On "O'Neill Outside" outdoorsman O'Neill Williams takes viewers on adventures and offers fishing and hunting tips.
Runtime: 30 minutes
O'Neill Outside - Evan O'Neill Kane - Netflix
Evan O'Neill Kane (April 6, 1861 – April 1, 1932) was a surgeon working in Pennsylvania, United States during the late 19th and early 20th centuries, and a member of a notable Pennsylvanian family. Several other members of his family were also surgeons or physicians, and their family home, Anoatok, is now on the National Registry of Historic places. He is most well known for the remarkable feat of removing his own appendix under local anesthetic in 1921 at the age of 60. He operated on himself again at the age of 70 to repair a hernia. In many ways Kane was idiosyncratic in his practices, which included the tattooing of his patients. Kane was again in the public eye in 1931 when he testified at the sensational trial of his son, Elisha Kent Kane III, a college professor, who was accused and then acquitted of murder in Elizabeth City County, Virginia following the drowning death of his wife near the Back River Light during a trip to the beach with him. Kane was one of the founding members of the Kane Summit Hospital and became chief surgeon there. A large part of Kane's work was in railway surgery. In this field he contributed a number of innovations in procedures and equipment. These included asbestos bandages, mica windows for brain surgery, and multiple site hypodermoclysis.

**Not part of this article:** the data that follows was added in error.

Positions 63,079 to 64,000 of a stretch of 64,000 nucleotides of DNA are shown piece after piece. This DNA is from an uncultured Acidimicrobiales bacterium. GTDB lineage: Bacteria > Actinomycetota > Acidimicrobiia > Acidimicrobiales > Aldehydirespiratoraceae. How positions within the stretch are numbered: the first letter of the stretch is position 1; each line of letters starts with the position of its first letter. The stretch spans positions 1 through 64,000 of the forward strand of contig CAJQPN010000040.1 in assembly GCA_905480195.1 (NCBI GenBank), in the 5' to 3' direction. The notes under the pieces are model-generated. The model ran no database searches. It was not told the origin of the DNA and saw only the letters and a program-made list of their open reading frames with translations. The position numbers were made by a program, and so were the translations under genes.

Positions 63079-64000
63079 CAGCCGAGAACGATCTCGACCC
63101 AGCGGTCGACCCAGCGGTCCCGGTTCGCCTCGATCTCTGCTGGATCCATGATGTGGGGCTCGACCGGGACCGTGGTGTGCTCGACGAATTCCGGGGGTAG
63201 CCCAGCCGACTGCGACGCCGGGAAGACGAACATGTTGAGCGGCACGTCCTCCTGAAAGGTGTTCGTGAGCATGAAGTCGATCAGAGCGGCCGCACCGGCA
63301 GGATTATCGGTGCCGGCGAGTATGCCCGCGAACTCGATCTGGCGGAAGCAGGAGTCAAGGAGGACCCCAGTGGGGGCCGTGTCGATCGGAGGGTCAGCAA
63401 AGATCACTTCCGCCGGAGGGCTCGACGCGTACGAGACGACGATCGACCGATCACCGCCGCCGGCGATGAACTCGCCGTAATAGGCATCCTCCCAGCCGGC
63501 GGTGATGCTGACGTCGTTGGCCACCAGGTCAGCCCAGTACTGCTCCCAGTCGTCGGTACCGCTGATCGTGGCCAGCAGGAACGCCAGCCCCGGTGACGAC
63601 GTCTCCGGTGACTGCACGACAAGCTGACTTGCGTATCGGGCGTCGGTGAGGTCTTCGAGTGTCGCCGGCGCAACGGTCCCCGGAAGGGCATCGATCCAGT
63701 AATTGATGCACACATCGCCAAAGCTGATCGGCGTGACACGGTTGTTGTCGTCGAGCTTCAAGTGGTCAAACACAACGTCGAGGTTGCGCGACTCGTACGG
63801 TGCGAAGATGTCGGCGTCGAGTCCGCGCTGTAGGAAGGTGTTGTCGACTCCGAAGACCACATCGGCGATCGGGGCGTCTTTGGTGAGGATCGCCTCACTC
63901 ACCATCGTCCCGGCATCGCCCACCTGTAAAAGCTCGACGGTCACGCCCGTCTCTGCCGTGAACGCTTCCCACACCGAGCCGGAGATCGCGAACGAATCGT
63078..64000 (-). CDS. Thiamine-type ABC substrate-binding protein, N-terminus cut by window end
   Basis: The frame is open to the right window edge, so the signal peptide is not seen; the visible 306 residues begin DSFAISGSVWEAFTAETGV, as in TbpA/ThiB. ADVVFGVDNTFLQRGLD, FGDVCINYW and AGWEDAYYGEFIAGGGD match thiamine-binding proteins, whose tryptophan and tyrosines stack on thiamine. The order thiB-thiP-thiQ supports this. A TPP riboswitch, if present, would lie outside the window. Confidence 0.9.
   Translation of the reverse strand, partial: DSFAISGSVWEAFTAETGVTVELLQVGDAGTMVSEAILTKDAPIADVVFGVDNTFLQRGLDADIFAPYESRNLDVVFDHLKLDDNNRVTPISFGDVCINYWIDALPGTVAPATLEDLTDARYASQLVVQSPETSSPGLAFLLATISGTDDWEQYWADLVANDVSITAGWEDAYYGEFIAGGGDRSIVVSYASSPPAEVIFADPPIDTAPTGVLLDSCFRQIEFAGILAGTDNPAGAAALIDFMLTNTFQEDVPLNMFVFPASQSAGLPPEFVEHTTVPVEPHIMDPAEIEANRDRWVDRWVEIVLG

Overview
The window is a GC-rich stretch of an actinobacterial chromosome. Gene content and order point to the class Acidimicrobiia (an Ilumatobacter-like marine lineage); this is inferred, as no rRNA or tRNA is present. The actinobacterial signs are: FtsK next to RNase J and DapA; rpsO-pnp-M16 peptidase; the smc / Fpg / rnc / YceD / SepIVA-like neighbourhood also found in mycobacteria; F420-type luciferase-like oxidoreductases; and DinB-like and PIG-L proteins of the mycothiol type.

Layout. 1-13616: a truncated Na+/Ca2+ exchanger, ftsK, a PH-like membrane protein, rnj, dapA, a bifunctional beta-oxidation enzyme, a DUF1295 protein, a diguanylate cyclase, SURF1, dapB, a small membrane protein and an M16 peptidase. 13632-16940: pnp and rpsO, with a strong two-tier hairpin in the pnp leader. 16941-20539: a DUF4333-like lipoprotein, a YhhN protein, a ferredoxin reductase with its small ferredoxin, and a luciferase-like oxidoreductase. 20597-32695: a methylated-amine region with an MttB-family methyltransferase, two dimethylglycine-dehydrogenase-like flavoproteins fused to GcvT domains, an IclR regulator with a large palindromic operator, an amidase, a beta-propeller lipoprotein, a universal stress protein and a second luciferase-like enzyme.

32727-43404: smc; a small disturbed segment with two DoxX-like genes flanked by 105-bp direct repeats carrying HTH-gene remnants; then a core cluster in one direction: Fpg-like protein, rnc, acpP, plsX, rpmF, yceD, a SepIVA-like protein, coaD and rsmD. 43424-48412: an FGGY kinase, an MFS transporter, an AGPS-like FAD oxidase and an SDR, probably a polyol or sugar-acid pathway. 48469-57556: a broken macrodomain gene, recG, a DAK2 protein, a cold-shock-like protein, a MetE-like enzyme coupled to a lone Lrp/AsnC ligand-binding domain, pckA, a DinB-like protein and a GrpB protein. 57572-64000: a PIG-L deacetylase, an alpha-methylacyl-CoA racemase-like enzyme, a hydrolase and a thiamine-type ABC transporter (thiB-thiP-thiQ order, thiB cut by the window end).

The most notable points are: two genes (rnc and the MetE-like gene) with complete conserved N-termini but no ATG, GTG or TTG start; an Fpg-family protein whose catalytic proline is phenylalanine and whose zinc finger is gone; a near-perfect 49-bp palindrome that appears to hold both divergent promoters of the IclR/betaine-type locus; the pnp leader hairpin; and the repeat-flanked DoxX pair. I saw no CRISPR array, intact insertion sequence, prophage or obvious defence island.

O'Neill Outside - Alcohol - Netflix
Kane was opposed to the consumption of alcohol. Alcohol had been previously widely used as a treatment in medicine, but Kane believed that this was neither necessary nor desirable. He also spoke out against a suggestion that the sale of spirits should be reintroduced in army bases. Alcohol had ceased to be available to soldiers on base when, in a prelude to prohibition, the army canteens were abolished in 1901. For many years Richard Bartholdt attempted to introduce a Bill reversing this decision and his efforts were supported by a petition of 279 physicians. In a letter to JAMA in 1912, Kane railed against this with “If our soldiers cannot find agreeable amusement without booze to make it attractive it is time that a determined effort to refine their depraved taste be made by the officers, who have plenty of spare time on their hands”.
O'Neill Outside - References - Netflix